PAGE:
The most glaringly obvious anomaly in the World Economic Forum’s (WEF)’s 2020 Gender Gap report is that Syrian women are supposedly luckier to have a higher health and survival ‘gender gap’ score even though they live 15 years shorter than Aussie women. Go figure?!?
Await the media parroting headlines based on the WEF’s executive summary of the latest 371-page 2020 report on gender equality without any context. Australia slipped in the rankings, so don’t be surprised to see our media slam us without analysing the data behind the claims. Because within the data, it is marginal. Moreover, the basis of the data collection is frankly ridiculous.
We should remind ourselves that the WEF is an organisation that prides itself on rank hypocrisy. It wasn’t so long ago that 1,500 private jets landed in Davos to debate the number one concern at the WEF conference – climate change. As there is no airport at Davos, some took helicopters from Zurich Airport to the summit.
The WEF believes that the economic gender gap will take 257 years to close, up from 202 years in 2018. Technological change is driving a disproportionate effect, with women more highly represented in roles hit hardest by AI (e.g. retail). What’s more, not enough women are entering professions where wage growth is fastest. It is most likely the old white male patriarchy that forced women to go into retail rather than of their own volition.
It would be all too easy to chastise Australia for falling from 39th to 44th position, but the reality is that we improved our overall score versus 2018. Before the luvvies lavish praise on New Zealand, which climbed two places to 6th but saw its aggregate score decline, Australia is only 8.5% below NZ. So is that worth beating ourselves up for?
In the subcategory of Economic Participation and Opportunity, Australia ranks 49th vs NZ at 27th. Even though there is only a 4% difference. Liberal heads will explode to know that Trump’s America ranks above NZ.
In terms of educational attainment, Australia ranks =1st, despite the quality of our education system leaving much to be desired. Although it is a bit disingenuous as 38 countries are equal first. We just happen to benefit from alphabetical ordering.
Australia ranks 104th in health & survival but it is less than 1% difference to the 39 first placed countries (which include Angola and Syria). Although if we take Syria as a reference market, the average healthy life expectancy for women is 59.5 years vs 52.5 for men meaning that the gender gap helps score the war-torn country higher than Australia. Australia is 74.1 and 71.3 years respectively. Still, FNF Media is sure Syrian men and women would gladly trade places with Australians even if, in this instance, the gender gap narrowed on this metric.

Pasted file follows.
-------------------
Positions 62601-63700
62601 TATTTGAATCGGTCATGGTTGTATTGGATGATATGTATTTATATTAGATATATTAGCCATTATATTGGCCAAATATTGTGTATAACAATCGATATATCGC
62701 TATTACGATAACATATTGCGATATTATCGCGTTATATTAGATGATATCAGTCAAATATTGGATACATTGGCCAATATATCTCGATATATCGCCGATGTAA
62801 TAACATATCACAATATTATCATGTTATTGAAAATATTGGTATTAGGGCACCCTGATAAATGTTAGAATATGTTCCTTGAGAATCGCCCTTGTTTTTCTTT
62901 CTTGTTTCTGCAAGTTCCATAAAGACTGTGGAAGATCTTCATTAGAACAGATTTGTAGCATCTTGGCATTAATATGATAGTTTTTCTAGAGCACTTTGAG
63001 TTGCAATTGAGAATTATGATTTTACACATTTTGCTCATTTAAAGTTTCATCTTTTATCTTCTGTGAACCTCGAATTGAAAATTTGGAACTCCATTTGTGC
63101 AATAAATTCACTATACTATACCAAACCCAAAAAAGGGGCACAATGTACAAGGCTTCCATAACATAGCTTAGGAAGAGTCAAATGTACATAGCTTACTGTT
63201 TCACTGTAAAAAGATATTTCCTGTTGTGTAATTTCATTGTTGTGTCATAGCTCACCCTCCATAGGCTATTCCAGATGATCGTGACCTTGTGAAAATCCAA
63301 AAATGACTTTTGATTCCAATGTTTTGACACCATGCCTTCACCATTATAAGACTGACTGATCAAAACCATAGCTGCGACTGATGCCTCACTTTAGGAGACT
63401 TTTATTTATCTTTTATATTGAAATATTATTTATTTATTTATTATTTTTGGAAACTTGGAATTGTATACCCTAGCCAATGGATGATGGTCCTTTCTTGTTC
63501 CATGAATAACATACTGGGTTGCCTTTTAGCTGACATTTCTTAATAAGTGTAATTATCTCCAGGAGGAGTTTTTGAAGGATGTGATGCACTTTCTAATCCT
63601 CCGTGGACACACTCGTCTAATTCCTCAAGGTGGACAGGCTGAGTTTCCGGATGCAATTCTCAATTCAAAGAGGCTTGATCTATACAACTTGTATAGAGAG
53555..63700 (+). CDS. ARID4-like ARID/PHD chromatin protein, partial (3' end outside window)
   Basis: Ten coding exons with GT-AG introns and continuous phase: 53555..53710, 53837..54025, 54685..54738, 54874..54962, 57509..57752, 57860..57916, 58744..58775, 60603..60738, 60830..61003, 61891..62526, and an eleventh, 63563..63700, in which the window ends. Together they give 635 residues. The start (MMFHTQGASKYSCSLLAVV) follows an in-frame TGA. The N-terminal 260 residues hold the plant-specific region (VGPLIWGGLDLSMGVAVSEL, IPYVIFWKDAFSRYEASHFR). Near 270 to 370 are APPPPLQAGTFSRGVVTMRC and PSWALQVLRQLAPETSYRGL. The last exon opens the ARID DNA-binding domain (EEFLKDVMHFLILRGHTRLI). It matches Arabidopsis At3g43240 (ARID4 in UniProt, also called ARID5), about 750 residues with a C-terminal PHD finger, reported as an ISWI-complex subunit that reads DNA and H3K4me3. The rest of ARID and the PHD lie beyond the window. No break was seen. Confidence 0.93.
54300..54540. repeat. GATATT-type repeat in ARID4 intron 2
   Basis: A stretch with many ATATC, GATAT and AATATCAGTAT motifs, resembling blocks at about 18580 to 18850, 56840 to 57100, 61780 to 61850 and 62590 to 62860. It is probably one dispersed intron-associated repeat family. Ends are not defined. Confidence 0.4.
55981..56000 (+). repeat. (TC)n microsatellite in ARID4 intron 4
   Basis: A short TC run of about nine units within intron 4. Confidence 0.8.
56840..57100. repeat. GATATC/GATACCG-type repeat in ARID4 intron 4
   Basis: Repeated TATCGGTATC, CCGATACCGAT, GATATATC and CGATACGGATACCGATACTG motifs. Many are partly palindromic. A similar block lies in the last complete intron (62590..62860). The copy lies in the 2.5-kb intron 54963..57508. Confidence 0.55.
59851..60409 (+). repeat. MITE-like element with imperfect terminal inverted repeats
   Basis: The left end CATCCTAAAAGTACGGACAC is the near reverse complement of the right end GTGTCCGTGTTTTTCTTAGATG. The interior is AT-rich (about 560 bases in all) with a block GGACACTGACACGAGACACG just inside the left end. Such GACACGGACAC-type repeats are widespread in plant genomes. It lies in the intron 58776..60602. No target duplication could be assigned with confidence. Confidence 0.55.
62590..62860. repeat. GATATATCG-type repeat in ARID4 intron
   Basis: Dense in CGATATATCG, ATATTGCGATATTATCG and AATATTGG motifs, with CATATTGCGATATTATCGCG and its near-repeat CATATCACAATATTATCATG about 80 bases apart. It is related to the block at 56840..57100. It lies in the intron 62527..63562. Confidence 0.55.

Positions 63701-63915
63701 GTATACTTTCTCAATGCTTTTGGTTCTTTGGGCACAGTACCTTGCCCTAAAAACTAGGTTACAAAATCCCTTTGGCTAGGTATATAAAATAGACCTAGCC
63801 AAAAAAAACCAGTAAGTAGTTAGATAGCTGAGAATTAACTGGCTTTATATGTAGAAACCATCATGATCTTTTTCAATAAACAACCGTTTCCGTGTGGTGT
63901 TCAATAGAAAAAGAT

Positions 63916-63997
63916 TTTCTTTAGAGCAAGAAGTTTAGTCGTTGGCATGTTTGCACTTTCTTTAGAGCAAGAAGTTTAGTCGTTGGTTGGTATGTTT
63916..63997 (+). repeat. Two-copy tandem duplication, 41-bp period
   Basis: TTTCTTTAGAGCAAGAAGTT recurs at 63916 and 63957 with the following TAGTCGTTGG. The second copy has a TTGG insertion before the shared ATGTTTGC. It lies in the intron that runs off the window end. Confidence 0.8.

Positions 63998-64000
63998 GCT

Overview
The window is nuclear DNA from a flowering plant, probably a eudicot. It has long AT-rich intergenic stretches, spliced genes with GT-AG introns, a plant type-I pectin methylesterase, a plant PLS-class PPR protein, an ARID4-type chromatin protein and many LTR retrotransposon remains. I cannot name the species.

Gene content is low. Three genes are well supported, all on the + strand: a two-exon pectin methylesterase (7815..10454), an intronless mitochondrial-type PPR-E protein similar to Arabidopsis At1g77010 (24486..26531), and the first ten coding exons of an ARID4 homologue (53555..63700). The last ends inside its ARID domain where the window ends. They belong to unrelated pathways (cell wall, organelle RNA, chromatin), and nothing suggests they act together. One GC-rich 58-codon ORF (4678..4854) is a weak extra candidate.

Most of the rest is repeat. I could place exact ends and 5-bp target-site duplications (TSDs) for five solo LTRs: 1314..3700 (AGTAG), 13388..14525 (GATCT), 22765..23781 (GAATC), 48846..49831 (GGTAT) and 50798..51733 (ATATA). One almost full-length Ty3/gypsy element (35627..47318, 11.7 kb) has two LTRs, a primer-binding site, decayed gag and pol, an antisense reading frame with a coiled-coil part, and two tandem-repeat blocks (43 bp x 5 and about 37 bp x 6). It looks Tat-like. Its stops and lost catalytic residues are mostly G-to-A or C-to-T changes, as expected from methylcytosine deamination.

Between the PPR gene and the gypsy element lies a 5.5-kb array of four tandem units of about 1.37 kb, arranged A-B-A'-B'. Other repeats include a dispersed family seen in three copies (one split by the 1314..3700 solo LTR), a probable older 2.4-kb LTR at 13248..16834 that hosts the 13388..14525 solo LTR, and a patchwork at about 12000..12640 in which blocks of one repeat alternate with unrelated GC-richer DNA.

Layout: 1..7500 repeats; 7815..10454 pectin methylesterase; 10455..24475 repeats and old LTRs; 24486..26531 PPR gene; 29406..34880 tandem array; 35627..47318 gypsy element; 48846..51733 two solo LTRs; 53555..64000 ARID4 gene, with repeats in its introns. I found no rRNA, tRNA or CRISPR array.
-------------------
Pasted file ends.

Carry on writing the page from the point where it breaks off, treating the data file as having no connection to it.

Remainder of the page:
Note that even last placed China is less than 4% off the top spot in the health and survival gender gap subcategory. Precious little insight.
Political empowerment is where Australia gets smashed with a paltry rank of 57th. Presumably, if Australia had more female politicians then perhaps our rank would catapult. Should the voting public be admonished if Dr Keryn Phelps was beaten by Dave Sharma? Do voters select candidates on ability or genitalia?
Of interest, all one need do is a simple weighted average of the four subcategories to come up with the aggregated ranking scores provided by WEF.
If we stripped out political empowerment, Australia is within 1% of NZ and 4% of where #1 ranked Iceland is. Hardly anything to feel triggered by. Our score would be 0.898 vs the 0.731 awarded. NZ would be 90.8% vs 0.799 awarded. Iceland would be 93.5% vs 87.7%. Why haven’t the media done their homework?
In short, the supposed gap WEF thinks will take 99.5 years to close won’t be anything near that for Australia.
Which stands to reason, shouldn’t some categories be weighted higher than others in terms of closing a gender gap? Surely women in one part of the world might rank economic participation at 50% as opposed to 25%. Given health is so close across 153 countries measured, is it worth ditching that as a metric?
Between countries, maybe Zambian women place 100% emphasis in their struggle on economic wellbeing but Icelandic women 100% on political empowerment. If that was so, Zambian women would rank 0.831 vs Icelandic women at 0.701. The most value that could be added by the WEF would be to ask women in each country what was important to them. That way we wouldn’t have to standardise rules and regulations. Because this report effectively says that we should all aspire to be Iceland even if ambitious women in Botswana don’t wish to seek a career in politics.
The WEF concluded the 371-page report with,
“The Global Gender Gap Report 2020 provides a comprehensive overview of the current state of the global gender gap and of efforts and insights to close it. The index offers a benchmarking tool to track progress and to reveal best practices across countries and subjects. This year the report finds that the gender gap has closed slightly since last year, yet it will still require 99.5 years to achieve full parity at the current pace.”
Unfortunately if one flips through to the country profiles, there are so many statistical gaps in certain categories making meaningful comparisons even more meaningless than they already are.
Therein lies the fatal flaw in this doorstopper. Data can be used in ways to paint a picture. It is so easy to put Australia in a negative light but in most metrics, while our rank may have fallen our raw scores have improved. But don’t be surprised if the media just tells you how bad we are. Narratives are easy to draw from a document that proves the adage of “garbage in, garbage out!” Yet don’t be surprised to see politicians making hay over the findings, if we can even call them that!